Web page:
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Azalea Lace Bug (Stephanitis pyroides)

Adult azalea lace bug on a leafAzalea lace bug eggs embedded in a leaf

Adults are 1/8 inch long. The transparent wings are held flat on the back. Their wings are lacy with two grayish-brown cross-bands connected in the middle. Nymphs are mostly black and spiny. The flask-shaped eggs are partially embedded in leaf tissue and often are covered with a black tar-like secretion. There are four generations a year. Eggs overwinter in leaf tissue. Lace bug adults and nymphs live and feed on the underside of leaves.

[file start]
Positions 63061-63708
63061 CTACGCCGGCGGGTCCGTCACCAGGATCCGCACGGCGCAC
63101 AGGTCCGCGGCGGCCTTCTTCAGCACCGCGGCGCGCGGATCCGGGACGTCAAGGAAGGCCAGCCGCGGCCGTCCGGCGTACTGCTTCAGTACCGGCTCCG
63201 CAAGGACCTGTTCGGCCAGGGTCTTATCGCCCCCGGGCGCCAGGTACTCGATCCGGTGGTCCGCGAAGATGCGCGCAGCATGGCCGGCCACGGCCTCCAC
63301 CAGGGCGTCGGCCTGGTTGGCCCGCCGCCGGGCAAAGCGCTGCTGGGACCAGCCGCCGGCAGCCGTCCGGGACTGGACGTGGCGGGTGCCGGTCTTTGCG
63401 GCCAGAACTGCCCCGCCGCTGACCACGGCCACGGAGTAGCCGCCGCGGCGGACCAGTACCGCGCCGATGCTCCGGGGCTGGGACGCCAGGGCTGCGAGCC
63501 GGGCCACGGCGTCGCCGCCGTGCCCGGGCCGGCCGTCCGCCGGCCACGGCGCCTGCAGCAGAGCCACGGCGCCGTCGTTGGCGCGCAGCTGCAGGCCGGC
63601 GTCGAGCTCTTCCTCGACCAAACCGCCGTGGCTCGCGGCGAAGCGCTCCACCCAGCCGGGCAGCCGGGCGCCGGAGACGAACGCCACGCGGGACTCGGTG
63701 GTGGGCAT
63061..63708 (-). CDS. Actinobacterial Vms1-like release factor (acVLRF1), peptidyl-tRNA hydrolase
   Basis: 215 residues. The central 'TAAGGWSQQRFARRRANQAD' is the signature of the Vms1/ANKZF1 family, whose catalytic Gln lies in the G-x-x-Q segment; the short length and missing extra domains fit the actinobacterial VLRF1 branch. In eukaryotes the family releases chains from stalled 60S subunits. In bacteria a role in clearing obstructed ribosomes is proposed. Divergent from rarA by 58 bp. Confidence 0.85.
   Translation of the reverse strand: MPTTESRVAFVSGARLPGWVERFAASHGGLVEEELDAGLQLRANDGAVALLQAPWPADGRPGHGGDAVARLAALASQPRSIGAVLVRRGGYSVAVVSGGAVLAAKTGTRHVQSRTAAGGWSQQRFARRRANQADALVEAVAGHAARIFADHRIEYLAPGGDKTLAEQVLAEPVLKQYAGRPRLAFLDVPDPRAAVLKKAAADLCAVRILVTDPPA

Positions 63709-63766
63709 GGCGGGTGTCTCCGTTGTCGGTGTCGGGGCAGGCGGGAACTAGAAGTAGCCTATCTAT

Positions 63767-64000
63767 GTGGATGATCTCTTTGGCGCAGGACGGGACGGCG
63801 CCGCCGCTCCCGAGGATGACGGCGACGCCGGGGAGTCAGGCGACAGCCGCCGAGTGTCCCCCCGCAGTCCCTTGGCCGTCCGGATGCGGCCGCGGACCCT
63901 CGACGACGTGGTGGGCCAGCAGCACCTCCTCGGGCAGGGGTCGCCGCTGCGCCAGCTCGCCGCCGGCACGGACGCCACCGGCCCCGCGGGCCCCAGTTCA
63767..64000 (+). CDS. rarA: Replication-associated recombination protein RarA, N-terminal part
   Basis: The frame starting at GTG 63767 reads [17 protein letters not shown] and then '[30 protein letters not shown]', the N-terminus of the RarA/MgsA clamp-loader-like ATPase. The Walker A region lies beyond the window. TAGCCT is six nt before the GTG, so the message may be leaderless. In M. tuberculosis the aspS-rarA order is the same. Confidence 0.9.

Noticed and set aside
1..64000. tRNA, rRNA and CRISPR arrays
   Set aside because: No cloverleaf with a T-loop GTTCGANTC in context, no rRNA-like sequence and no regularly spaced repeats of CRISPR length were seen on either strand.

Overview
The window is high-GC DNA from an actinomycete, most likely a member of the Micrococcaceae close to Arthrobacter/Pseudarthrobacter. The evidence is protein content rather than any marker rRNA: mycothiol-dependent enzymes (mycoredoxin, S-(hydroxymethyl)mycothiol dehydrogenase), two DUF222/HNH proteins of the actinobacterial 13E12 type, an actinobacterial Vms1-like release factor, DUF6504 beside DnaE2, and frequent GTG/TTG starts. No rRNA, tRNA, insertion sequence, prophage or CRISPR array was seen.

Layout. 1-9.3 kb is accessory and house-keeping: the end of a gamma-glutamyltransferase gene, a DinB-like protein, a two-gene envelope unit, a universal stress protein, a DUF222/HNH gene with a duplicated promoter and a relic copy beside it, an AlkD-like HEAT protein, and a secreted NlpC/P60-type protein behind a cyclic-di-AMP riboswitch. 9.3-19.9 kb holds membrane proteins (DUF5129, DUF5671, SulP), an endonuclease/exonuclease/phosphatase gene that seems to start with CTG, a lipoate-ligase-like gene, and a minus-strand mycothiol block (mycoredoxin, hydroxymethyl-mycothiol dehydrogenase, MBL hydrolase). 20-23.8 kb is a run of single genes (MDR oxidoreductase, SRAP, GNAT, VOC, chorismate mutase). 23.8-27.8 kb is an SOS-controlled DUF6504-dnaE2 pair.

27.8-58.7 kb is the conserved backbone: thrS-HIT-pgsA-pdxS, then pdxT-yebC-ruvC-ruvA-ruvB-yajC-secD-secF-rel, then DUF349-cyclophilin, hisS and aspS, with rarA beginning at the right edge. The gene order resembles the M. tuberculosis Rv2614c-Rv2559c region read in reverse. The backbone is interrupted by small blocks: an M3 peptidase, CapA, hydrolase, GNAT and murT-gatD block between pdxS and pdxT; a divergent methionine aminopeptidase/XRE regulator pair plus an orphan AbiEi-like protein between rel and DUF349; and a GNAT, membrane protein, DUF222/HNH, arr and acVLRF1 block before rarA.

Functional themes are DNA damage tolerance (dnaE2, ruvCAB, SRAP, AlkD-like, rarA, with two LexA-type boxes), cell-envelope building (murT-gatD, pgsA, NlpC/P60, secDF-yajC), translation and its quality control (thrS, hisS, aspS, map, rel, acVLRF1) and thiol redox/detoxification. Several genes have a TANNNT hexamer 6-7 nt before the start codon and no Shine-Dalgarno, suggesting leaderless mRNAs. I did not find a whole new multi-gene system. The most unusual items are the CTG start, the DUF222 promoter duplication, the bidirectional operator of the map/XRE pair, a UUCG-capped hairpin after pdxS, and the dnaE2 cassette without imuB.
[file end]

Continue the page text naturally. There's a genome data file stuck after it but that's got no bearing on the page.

Look for the first signs of damage on plants in full sun or in protected areas beginning in March and continuing throughout the summer. Look for white stippling on older leaves. Turn stippled leaves over to find lace bug stages and black fecal spots. Examine lace bug eggs with a hand lens for signs of parasitism (a round hole in the top of the egg) and look for predators.

Time insecticide applications for the presence of the first generation nymphs